Blanca Lake, 21 miles south and west of the monument.
Tuzigoot National Monument Box 68, Clarkdale,
AZ 86324 (520) 634-5564
Excavated ruins of large Indian pueblo that flourished in the Verde Valley
between 1000 and 1400 A.D. Day use area only. Visitor center, ruins, Indian
Location: 48 miles southwest of Flagstaff, off U.S. 89A.
Accommodations: Meals and lodging in Clarkdale and Cottonwood, 2 miles
from the monument.
Walnut Canyon National Monument Walnut Canyon
Road, Flagstaff, AZ 86004 (520) 526-3367
Cliff dwellings in shallow caves under limestone ledges. Built by Pueblo
Indians about 800 years ago. Access to cliff dwellings is a steep set of
rugged steps. It is a hardy walk. Day use area only. Visitor center, cliff
dwellings, self-guiding trail, picnic area.
Location: Off U.S. 66, Interstate 40, 12 miles east of Flagstaff.
Accommodations: Meals and lodging in Flagstaff.
Wupatki National Monument HC33, Box 444A,
Flagstaff, AZ 86001 (520) 556-7040
Ruins of masonry pueblos built by Sinagua and Anasazi Indian farmers
between A.D. 100 and 1225. Part of complex prehistoric story of struggle for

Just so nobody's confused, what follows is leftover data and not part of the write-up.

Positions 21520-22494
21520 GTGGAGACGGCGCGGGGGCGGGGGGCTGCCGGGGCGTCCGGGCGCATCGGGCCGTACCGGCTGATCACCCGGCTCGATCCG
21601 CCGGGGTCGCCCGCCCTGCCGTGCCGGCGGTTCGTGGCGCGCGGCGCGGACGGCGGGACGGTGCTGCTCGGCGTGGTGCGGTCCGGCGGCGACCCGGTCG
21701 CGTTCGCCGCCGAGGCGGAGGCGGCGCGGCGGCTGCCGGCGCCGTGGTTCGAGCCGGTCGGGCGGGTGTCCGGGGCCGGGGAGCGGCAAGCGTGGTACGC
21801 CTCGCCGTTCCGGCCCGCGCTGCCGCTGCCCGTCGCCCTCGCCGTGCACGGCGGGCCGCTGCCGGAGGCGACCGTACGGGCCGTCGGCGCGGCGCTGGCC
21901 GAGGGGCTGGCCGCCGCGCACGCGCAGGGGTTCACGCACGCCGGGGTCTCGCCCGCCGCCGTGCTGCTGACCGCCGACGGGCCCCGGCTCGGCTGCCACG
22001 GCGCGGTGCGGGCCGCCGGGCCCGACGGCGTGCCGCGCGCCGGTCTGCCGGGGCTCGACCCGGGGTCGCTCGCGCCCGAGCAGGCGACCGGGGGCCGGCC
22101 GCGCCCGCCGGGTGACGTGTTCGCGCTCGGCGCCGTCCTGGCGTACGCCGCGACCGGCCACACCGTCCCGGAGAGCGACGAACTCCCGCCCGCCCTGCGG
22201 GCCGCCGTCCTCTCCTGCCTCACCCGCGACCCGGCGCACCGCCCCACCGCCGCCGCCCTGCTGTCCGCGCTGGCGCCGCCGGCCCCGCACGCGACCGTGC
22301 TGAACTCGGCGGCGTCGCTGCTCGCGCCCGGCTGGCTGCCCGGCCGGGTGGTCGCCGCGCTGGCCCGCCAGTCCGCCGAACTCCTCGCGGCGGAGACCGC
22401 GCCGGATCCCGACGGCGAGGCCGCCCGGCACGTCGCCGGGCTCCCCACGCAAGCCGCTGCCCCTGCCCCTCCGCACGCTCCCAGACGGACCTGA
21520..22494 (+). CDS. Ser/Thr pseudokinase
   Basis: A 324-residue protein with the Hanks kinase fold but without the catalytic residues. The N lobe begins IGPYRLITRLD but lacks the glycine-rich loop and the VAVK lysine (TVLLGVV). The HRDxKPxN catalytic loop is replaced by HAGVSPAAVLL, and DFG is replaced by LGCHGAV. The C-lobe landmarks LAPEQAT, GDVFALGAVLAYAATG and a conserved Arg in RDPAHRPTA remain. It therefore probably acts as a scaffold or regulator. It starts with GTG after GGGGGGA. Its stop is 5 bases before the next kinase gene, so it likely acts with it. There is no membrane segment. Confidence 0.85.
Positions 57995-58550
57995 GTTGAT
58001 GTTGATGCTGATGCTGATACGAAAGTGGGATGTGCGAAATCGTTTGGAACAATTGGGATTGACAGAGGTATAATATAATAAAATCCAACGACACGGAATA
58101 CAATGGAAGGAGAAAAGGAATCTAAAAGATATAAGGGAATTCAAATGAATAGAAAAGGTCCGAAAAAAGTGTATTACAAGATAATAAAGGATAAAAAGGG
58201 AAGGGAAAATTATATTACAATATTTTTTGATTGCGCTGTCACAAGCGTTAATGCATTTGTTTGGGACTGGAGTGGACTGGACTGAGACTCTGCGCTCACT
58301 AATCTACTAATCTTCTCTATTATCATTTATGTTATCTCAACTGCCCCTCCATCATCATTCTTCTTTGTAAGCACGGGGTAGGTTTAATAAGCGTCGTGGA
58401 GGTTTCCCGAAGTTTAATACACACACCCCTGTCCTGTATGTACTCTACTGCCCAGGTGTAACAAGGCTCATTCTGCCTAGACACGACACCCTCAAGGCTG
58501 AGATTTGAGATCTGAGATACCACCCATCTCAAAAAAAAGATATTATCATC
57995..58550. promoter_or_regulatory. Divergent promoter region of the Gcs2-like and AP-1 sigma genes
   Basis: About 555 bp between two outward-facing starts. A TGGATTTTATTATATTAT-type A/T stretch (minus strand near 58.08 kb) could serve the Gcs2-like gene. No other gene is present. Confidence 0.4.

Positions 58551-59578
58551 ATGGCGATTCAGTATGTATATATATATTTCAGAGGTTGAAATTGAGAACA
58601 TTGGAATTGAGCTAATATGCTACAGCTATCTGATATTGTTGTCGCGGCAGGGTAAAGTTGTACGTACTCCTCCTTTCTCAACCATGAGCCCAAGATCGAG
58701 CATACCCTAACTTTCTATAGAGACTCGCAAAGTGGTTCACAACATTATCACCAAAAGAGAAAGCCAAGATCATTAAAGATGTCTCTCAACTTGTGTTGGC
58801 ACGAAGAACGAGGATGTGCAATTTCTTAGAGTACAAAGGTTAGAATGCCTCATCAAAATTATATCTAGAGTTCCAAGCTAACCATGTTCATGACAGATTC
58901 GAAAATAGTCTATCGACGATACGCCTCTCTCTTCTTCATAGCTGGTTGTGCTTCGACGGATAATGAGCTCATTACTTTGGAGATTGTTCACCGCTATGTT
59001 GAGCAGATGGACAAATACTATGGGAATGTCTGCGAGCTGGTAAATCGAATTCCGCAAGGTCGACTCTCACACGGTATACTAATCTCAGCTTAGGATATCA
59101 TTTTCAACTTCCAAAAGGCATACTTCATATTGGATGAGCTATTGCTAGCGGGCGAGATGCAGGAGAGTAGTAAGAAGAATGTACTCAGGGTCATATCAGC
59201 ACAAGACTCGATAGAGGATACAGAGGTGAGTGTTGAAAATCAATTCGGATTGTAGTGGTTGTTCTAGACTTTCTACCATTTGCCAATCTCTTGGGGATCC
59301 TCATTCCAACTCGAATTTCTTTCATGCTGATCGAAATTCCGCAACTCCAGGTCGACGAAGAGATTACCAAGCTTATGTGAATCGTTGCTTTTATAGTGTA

survival in a harsh climate. Visitor center, ruins, self-guiding trails,
picnic area. Connected to Sunset Crater National Monument by paved road
leading from Coconino National Forest. Forest Service campground 18 miles
south. across from Sunset Crater visitor center.
Location: Off U.S. 89, 30 miles north of Flagstaff.
Location: Arkansas Post is on Ark. 169, 7 miles south of Gillett via U.S.
165, and about 20 miles northeast of Dumas via U.S. 165.
Accommodations: Meals and lodging in Gillett and Dumas.
Fort Smith National Historic Site Box 1406,
Fort Smith, AR 72902 (501) 783-3961
One of the first U.S. military posts in the Louisiana Territory. From 1817
to 1896, a center of authority for the untamed region to the west. Visitor
center, self-guiding tour of fort, commercial campground nearby. Group tours
can be arranged.
Location: Downtown Fort Smith, on Rogers Avenue, between Second and Third
Accommodations: Meals and lodging in Fort Smith.
Pea Ridge National Military Park Pea Ridge, AR
72751 (501) 451-8122
Scene of major Civil War engagement west of the Mississippi, on March 7-8,
1862. Selfguiding auto tour of battlefield, visitor center, museum exhibits,
picnic area, commercial campground one mile away, Army Corps of Engineers
campground within 10 miles. Guided group tours can be arranged.
Location: 98 miles north of Fort Smith on U.S. 62.
Accommodations: Meals and lodging at Rogers, Ark., 10 miles southwest.
Channel Islands National Park 1901 Spinnaker Dr
Ventura, CA 93001-4354 (805)658-5730
Five Islands and some 125,000 acres of submerged lands surrounding them
provide habitat for wildlife ranging from microscopic plankton to nesting
birds to the worlds largest creature, the blue whale.
Location: Off the southern California coast. Islands can be reached by
commercial or private boat, or private aircraft. Special permits may be
required for landing or docking.
Devils Postpile National Monument P.O box 501